Interview with Heiko Hüttel
With technology partners such as Microsoft, Volkswagen is developing the digital ecosystem for the connected mobility of the future. Heiko Hüttel of Volkswagen Automotive Cloud is convinced that Volkswagen will be able to use this to offer its customers an unbeatable range of services.
Mr. Hüttel, Volkswagen is building a digital ecosystem. What does this actually mean in concrete terms?
A classic example of a digital ecosystem is given by Apple. The iPhone, as a device, is an important component of it, but despite the revenue achieved by sales of the device, it is by no means the only component. There are subscription services which you can use to stream music, or to exchange messages. That sounds simple, doesn’t it? And that’s exactly what this is about: making the complexity behind it as simple as possible for customers.
Most people are now already registered in one or more of these ecosystems, whether they be Apple, Google, Amazon, or Microsoft. Does Volkswagen simply want to add another ecosystem?
The opportunity that we have to secure customer loyalty is by creating an integrative ecosystem. In the best case, this integrates itself both into the customers’ private life and into their professional life, because mobility is situated exactly at the point between these two areas. And it also actively integrates third-party providers who can offer their own services in this ecosystem, thereby providing a vibrant world of service and experience.
Which digital services are conceivable here?
We always think in terms of the time before one starts driving, during the drive and after the drive. We want to offer our customers a clear added value here. Looking at the area of productivity, the calendar function is a succinct example of this.
But almost everyone already has a digital calendar.
Exactly! It won’t work to just offer a Volkswagen calendar now and to say, “Dear customer, please enter your appointments here too.” People have a calendar for their business life, and a calendar for their private life. I have to manage to bring them together, so that I can then be automatically dialed up to a telephone conference in the car while driving on the highway. That is just one example. Our aim must be to provide real help for the driver while they are driving.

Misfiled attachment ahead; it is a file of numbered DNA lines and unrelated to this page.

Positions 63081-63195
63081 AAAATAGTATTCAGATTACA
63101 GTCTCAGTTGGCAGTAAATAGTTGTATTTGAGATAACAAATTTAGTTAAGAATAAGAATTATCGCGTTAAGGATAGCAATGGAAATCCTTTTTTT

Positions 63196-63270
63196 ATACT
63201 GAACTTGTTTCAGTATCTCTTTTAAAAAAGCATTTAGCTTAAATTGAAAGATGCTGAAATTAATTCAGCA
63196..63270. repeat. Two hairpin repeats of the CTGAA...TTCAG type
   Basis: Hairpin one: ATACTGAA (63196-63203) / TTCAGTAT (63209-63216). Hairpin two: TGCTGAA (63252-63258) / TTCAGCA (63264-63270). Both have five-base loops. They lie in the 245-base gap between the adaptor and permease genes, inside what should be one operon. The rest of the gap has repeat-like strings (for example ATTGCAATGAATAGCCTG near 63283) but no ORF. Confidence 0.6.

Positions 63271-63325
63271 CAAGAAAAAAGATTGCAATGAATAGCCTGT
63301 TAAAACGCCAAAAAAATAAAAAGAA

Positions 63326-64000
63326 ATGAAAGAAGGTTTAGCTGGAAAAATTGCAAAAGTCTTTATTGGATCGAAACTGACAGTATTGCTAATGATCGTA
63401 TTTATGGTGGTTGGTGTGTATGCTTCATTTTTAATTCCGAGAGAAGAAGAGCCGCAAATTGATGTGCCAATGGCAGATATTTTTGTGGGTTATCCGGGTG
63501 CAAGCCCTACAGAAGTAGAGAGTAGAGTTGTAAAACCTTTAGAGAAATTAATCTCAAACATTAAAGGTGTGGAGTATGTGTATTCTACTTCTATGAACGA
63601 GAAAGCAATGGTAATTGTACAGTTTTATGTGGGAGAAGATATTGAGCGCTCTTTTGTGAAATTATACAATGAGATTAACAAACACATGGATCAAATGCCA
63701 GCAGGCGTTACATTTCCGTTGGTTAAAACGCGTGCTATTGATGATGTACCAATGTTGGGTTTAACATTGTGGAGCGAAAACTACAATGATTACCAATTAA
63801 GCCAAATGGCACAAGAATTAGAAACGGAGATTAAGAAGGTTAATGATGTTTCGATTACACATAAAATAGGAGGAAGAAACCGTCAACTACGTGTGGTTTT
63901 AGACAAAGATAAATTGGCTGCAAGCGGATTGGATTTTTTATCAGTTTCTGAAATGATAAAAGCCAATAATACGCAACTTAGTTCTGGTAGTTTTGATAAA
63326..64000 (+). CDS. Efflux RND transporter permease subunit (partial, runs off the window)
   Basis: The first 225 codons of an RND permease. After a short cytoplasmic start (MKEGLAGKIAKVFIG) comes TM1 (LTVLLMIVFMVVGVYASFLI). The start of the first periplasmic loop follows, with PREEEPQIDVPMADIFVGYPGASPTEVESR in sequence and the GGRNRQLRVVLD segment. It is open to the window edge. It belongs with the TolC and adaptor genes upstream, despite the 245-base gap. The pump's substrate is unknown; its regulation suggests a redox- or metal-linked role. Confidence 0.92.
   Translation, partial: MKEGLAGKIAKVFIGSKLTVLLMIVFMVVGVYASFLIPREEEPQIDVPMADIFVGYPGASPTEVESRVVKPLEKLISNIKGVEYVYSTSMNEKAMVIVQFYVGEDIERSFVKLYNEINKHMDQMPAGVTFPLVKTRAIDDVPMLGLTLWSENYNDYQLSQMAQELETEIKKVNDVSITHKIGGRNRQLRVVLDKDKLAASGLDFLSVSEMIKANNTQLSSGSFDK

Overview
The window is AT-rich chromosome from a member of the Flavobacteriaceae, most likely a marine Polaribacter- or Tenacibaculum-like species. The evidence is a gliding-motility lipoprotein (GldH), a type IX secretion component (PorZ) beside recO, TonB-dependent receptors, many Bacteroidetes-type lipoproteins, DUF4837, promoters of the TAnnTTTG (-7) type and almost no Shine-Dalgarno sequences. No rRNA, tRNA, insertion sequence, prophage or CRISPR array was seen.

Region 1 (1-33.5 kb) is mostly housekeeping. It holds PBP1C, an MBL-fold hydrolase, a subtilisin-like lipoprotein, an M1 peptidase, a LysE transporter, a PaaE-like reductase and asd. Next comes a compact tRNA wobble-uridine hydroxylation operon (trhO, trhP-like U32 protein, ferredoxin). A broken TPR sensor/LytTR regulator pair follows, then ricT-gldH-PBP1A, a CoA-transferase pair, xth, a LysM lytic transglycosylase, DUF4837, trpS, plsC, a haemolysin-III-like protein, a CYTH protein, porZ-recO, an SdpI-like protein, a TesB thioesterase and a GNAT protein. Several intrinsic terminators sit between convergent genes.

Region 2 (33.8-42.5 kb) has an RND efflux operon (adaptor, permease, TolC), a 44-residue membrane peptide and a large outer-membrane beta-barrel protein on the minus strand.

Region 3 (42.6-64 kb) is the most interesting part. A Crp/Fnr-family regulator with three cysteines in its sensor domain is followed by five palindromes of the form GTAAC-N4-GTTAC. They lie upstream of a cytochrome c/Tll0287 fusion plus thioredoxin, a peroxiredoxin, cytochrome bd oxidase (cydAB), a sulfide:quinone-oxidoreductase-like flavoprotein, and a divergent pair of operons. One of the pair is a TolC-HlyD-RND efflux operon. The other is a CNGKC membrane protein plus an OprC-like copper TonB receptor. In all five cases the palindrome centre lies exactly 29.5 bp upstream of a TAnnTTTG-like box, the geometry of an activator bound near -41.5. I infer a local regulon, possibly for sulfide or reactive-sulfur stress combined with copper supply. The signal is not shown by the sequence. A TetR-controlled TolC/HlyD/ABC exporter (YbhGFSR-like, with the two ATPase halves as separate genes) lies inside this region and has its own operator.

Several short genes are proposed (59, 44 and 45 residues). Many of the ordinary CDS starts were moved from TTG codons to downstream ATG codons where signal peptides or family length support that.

So you want to become a part of your customers’ digital everyday life. In other words, you want to get onto the start screen of their smartphones. How can you achieve that?
We will only be able to achieve that if we focus on the customers and their individual needs. Take the example of the electric car. I have to be able to charge the car and pay for the electricity, the car must be preheated before I start driving so that it will have a better range, and so forth. The more I can automate this, the greater the benefit for the customer. For example, if the calendar tells me that I have my next meeting in three hours’ time in Braunschweig and, based on the current traffic situation, it will take an hour to drive there, the car will then automatically begin heating up very slowly an hour and a half before my departure, while it is still being charged. This saves electricity. This means that I, the driver, can then get into a fully charged and preheated car and arrive at my appointment on time. These kinds of things are persuasive services that I can’t get anywhere else, because they are directly connected with the car.
As you said, there are very complex processes behind these very simple things. Will these processes be steered by artificial intelligence in the future?